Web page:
Hot Five

Cracking UA, the making of Brave Frontier, and why mobile games shouldn't be on your TV

Last week's top 5 stories

Cracking UA, the making of Brave Frontier, and why mobile games shouldn't be on your TV

Welcome to's weekly rundown of the stories clocking up the hits, picking up the click-throughs and generally keeping the advertisers happy by serving up page views.

Or, if you'd prefer, the top five stories currently dominating our readers' attention.

Each week, we'll be counting down the biggest news from the previous seven days, giving just a glimpse of the industry's big issues, from five to one.

Handy for you, each headline in the list also allows you to click through to the article in full, so you can make sure you've not missed out on any of last week's big stories.


Click here to view the list »
  • 5 F2P monetisation is extremely challenging that's why mobile devs need to learn about community, says Molyneux

    Peter Molyneux is no stranger to the free-to-play debate, so it was perhaps unsurprising to see him enter the arena once again at Apps World Europe 2014.

    This time Molyneux recounted his experiences creating Godus, and explained that, ultimately free-to-play, is frustratingly restrictive.

    "Monetisation is a drug. To get it delightfully right is the hardest psychological trick. It's extremely challenging," warned Molyneux

    "By any measure, Godus has been a success, except monetisation.

    "It's incredibly challenging to get people to pay. F2P is constraining our ability to be creative."

  • 4 MyGamez on why full localisation wasn't key to Hill Climb Racing's success in China

    MyGamez on why full localisation wasn't key to Hill Climb Racing's success in China logo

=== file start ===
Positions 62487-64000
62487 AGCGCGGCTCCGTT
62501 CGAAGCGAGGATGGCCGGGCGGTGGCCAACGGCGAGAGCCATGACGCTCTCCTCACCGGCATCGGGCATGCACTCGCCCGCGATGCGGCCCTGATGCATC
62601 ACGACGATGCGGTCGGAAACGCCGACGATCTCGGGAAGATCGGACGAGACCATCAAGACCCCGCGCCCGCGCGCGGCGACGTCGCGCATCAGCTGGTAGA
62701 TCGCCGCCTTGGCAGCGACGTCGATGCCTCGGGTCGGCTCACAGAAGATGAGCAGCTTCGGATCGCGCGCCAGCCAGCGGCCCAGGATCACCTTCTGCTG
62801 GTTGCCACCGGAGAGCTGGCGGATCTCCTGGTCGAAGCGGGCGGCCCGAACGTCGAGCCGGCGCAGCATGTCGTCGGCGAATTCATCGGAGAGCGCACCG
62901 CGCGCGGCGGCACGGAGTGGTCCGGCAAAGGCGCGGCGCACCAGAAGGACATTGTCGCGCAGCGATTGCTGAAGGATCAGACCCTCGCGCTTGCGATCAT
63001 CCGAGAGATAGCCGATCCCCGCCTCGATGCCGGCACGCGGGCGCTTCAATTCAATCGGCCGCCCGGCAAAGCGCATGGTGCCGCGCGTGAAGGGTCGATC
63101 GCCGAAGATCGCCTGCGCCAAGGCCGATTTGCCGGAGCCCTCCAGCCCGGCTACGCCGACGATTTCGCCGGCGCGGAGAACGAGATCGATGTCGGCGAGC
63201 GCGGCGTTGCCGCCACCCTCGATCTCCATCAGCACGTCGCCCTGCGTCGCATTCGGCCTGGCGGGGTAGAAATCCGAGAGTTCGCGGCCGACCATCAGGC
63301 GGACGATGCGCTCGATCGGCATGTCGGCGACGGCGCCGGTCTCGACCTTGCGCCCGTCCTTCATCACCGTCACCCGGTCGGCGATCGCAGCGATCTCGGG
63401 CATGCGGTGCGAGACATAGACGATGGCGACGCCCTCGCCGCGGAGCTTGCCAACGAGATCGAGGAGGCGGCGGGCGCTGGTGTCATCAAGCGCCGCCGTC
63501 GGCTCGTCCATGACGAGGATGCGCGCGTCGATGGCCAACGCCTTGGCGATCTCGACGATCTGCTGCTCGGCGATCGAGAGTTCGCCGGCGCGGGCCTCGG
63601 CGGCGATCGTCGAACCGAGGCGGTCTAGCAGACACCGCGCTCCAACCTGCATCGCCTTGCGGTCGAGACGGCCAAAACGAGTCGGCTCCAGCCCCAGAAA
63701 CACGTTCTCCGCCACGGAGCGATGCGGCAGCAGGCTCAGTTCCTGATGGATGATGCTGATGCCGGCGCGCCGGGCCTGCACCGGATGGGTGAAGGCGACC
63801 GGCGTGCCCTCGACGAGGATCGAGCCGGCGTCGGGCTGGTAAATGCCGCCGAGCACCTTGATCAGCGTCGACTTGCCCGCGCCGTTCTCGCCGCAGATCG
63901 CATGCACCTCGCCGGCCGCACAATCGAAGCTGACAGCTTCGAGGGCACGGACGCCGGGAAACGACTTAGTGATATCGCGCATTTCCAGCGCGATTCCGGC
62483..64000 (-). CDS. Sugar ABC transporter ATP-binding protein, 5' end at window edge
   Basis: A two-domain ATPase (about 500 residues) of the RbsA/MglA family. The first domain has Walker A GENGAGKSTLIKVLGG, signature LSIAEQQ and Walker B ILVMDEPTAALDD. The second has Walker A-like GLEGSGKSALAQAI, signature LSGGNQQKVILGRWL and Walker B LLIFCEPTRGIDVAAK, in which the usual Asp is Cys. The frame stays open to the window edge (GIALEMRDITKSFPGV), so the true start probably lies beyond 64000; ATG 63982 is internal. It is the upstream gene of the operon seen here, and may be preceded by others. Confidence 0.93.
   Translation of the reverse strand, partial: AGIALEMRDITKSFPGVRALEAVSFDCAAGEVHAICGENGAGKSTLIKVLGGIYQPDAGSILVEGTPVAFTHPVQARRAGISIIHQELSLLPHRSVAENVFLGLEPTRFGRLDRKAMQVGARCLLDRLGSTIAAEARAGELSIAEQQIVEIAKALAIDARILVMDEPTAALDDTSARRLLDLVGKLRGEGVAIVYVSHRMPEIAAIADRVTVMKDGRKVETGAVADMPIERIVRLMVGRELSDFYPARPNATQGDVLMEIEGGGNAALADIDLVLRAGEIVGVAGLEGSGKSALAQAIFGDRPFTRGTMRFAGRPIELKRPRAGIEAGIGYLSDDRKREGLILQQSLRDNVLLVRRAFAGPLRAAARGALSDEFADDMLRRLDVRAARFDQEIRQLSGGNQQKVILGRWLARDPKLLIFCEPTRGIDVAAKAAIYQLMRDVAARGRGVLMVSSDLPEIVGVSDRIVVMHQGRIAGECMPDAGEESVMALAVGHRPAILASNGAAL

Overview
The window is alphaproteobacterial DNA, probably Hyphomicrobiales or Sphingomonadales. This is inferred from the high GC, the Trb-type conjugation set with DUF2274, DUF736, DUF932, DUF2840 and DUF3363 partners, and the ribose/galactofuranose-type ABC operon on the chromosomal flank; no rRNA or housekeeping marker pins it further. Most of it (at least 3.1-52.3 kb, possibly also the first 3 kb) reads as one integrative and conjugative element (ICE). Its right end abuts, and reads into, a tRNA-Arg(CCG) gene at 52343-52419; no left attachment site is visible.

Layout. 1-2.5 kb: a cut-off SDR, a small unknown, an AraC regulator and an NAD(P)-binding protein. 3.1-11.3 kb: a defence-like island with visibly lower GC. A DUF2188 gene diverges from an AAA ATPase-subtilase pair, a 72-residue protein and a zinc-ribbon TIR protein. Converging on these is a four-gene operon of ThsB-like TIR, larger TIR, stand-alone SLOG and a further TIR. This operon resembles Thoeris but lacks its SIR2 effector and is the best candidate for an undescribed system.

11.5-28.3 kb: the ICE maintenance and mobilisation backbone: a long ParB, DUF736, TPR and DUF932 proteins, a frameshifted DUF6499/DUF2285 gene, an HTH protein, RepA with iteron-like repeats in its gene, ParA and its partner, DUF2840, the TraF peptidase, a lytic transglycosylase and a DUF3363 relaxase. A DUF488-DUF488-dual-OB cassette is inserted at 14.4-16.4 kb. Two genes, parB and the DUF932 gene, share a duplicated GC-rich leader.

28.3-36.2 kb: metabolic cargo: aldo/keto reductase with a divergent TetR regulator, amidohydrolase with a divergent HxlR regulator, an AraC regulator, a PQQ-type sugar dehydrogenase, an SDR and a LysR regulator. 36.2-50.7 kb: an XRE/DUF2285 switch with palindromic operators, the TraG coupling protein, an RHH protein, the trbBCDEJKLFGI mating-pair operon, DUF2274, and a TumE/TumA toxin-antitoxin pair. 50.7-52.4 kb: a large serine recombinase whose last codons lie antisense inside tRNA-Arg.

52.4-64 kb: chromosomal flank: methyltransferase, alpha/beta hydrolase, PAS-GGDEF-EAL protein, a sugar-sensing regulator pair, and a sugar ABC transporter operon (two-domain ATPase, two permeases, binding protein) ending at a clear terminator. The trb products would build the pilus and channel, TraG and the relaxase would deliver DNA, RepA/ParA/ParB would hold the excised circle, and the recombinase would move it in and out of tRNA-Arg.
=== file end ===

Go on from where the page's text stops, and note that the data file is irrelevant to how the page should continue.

The industry would have you believe that when it comes to cracking China, there's one rule you need to follow: localise your game first.

    What happens when you break that rule? Well, if you're Finnish developer Fingersoft, the studio behind Hill Climb Racing, you find yourself celebrating a job well done.

    According to Mikael Leinonen, CEO of Chinese-Finnish outfit MyGamez, which published the game in the country, upfront comprehensive localisation isn't the only way to succeed in the east.

    "For small studios it's a huge risk to undertake major localisation effort before there's any proof whether the game will monetise in China," cautions Leinonen.

    "Good gameplay is universal and as long as Chinese players can understand the language and possible cultural references within the game, you might just give it a go with minimal localisation first."

  • 3 Why mobile games have no future on your TV screen

    Why mobile games have no future on your TV screen logo

    After writing about Google's new TV platform, Android TV, we couldn't help but wonder why the Apple TV is yet to feature games in any way, shape, or form.

    To get to bottom of the issue, we asked our Mobile Mavens whether they think mobile games have any real future on television.

    As the headline suggests, they weren't exactly optimistic.